“I had never worked with such a large destitute population in mental health programs,” she said. “I currently have a 79-year-old woman living in a shelter, and it is devastating.”

In 2017, the number of homeless people over 65 doubled to over 2,000, while the rate of empty apartments paying $800 or less was just 1.1 percent.

The problem is that there are not enough affordable housing units for everyone. Thousands of people are on waitlists for new constructions. In addition, López said that housing vouchers issued to help seniors pay their rent are not accepted everywhere. Undocumented people, for their part, do not even qualify for these subsidies.

López explained that the geriatric program she manages was created 3 years ago precisely to serve the Latino population in The Bronx. Funding was provided by Thrive NYC, the initiative led by the City’s First Lady Chirlane McCray to expand access to mental health services.

The social worker added that some seniors arrive in need of legal aid to solve their immigration status, while others say they cannot access the programs the centers offer for lack of money to pay for transportation.

Mayor’s office responds

According to researcher González-Rivera of the Center for an Urban Future, “Mayor Bill de Blasio’s administration has invested a great deal of money on the Department for the Aging, reverting former Mayor Bloomberg’s policies withdrawing funding. Still, the City is only financing programs that already existed. No innovations have been made despite the changes and increase we have seen in the senior population.” In other words, budgets have not adapted to reflect the growth of this demographic.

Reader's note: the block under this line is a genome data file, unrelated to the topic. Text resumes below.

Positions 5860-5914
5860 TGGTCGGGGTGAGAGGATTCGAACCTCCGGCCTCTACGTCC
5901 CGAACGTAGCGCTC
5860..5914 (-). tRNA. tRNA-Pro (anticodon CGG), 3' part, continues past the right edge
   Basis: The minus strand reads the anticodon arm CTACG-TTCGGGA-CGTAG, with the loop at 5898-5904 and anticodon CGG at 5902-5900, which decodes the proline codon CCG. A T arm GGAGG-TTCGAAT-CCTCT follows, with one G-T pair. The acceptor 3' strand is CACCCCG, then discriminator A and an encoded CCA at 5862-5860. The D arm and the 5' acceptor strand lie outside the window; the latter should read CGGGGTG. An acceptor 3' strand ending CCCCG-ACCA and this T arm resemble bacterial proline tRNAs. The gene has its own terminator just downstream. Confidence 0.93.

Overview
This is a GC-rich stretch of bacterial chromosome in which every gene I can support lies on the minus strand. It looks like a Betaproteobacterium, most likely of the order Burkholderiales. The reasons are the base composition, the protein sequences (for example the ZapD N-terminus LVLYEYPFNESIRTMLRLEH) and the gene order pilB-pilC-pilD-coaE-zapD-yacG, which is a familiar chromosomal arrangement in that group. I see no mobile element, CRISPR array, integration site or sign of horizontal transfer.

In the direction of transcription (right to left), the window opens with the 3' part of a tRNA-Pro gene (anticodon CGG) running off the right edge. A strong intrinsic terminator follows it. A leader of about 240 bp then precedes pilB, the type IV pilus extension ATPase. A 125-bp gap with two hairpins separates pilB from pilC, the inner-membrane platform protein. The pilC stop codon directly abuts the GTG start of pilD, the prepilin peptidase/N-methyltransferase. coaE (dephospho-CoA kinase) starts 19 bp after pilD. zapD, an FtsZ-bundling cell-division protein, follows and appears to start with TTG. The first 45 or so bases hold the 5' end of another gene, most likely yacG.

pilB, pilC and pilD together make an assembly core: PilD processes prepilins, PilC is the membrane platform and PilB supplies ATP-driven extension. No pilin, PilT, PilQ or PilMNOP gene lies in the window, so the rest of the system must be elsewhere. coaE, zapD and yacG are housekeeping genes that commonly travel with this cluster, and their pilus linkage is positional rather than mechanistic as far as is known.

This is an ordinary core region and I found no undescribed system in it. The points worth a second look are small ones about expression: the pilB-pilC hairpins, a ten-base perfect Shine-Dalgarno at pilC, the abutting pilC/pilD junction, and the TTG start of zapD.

In New York, services offered by hospitals and senior centers funded by the city or with DFTA contracts are available to any New Yorker regardless of immigration status. In fact, Mayor Bill de Blasio announced recently that he would extend coverage to New Yorkers with no access to health insurance or who do not qualify for Medicaid, including undocumented immigrants. The Thrive NYC program has also expanded to offer mental health services to everyone, no matter their immigration situation.

Regarding the affordable housing crisis, a spokesperson for the City’s Housing Preservation and Development (HPD) said in a statement: “Guaranteeing that New York City seniors will have access to housing they can afford is a priority and, under this administration, we have created more than 7,700 affordable housing units for seniors. We also provide an array of resources in several languages so that New Yorkers of any social condition can receive the help they need to live in safe and affordable homes.”

The new DFTA commissioner

Many are hopeful about the work new DFTA Commissioner Lorraine Cortés-Vázquez, of Puerto Rican descent, will carry out. The experienced public servant was appointed to the position by Mayor de Blasio only two months ago. In addition to other high-profile positions, Cortés-Vázquez was Secretary of State under the administrations of Governors David Paterson and Eliot Spitzer.